The bull that trampled a walker to death had attacked electricity workers just weeks before and “should have been culled”, a court heard.
Farmer Paul Waterfall, of Underhill Farm, near Stanford-on-Soar, owned the Brown Swiss bull and is facing a charge of manslaughter by gross negligence.
Walker Roger Freeman, 63, died while walking with his wife Glenis, who spent three weeks in hospital following the attack on November 12, 2010.
And in an emotional statement read at Nottingham Crown Court on the first day of Waterfall’s trial yesterday, the jury heard that a dying Mr Freeman said to his 70-year-old wife: “I’m sorry my baby, I can’t get us out of this,” after the bull struck.
Andrew McGee, prosecuting, said that Waterfall was aware of the risks the bull, named Moonriver Zac Pi, posed and failed in his duty of care to protect people who used the public footpath across his land.
He said: “Roger Freeman was killed in entirely foreseeable circumstances. The death was made all the more tragic because it was completely avoidable.”
The pair of experienced walkers were on a holiday and had spent the night in Nottingham before heading towards Loughborough.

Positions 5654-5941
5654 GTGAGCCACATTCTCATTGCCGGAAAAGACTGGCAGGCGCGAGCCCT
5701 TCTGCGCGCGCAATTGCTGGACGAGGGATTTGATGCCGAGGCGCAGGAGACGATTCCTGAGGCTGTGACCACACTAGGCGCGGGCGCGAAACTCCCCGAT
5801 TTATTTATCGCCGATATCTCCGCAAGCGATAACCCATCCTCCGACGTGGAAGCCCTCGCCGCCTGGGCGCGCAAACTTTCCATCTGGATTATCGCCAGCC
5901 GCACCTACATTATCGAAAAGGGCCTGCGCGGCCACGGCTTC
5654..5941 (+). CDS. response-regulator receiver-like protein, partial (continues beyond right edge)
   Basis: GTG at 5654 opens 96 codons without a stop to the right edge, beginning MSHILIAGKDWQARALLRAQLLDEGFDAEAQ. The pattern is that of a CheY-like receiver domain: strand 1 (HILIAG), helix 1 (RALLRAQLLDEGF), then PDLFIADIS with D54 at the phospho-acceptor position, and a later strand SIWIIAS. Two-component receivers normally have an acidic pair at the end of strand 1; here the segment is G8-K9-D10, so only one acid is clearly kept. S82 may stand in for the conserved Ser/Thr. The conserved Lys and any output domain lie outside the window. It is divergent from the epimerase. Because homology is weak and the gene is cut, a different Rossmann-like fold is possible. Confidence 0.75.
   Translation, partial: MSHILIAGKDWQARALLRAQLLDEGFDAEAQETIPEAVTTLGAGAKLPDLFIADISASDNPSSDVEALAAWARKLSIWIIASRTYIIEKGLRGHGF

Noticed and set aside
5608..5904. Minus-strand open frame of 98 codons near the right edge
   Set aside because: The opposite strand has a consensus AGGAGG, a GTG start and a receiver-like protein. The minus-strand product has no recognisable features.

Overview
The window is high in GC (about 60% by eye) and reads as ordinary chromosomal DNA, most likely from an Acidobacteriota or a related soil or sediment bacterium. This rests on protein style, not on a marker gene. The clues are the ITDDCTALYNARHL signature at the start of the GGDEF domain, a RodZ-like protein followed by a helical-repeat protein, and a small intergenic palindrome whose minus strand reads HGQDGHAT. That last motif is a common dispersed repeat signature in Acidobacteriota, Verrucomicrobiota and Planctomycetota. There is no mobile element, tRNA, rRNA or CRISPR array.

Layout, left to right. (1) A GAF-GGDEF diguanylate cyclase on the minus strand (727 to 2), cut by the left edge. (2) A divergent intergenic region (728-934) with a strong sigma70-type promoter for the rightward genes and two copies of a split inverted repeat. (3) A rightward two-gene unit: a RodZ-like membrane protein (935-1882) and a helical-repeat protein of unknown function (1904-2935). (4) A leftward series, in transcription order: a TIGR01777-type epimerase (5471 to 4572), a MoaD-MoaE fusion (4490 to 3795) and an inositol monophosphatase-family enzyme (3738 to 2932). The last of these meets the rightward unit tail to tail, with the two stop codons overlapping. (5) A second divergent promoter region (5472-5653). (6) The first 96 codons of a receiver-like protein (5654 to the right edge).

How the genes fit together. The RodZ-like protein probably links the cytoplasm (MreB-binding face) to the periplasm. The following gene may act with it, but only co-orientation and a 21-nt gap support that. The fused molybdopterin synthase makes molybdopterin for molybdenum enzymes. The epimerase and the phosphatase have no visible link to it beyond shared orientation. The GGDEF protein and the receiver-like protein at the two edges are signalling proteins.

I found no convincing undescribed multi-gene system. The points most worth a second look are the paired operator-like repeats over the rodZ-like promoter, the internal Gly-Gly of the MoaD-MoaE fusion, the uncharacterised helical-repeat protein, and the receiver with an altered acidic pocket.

The jury was told the couple had walked around 12 miles before crossing the footpath at Waterfall’s farm – where Mrs Freeman saw cows and a bull in the field.
“The next thing Glenis heard was an ‘oof’ from Roger and she turned around and she saw Roger on the ground with the bull there,” Mr McGee said.
She ran from the field and flagged down motorists, who dialled 999.
Police and paramedics found Mr Freeman, a father-of-two, face down in the field with only boxer shorts and boots on, with the rest of his clothes scattered at the scene, the court heard.
He was taken to the Queen’s Medical Centre and a pathologist said he had died from multiple injuries and had fractures to his ribs, shoulders and vertabrae.
Mr McGee told the jury of four women and eight men that the bull, known as Zac, was involved in attacks with humans twice in the six weeks running up to the fatal incident.
Two contractors from Central Networks attempted to deal with an electrical problem on the farm on October 1, but were chased off the land by Zac.
Three weeks later, another engineer was working on the farmland when he noticed the bull “pawing the ground and bellowing”.
The prosecutor told the court that experts would consider Brown Swiss bulls like Zac a dairy breed which are “noted for their propensity for aggressive behaviour”.
He added the bull had shown “dangerous, unprovoked behaviour towards people” leading up to the attack.
He said that “Zac should have been culled” as soon as he began showing such signs of aggression towards people.
The court heard Mr Waterfall had farmed at Underhill Farm for ten years and kept around 500 cattle of various breeds on the 300 acres. He bought Zac in 2009 to breed with his heifers.
The bull was destroyed immediately after the fatal attack.
Mr Waterfall denies the charge and the trial at Nottingham Crown Court is expected to last four weeks.
Source: Nottingham Post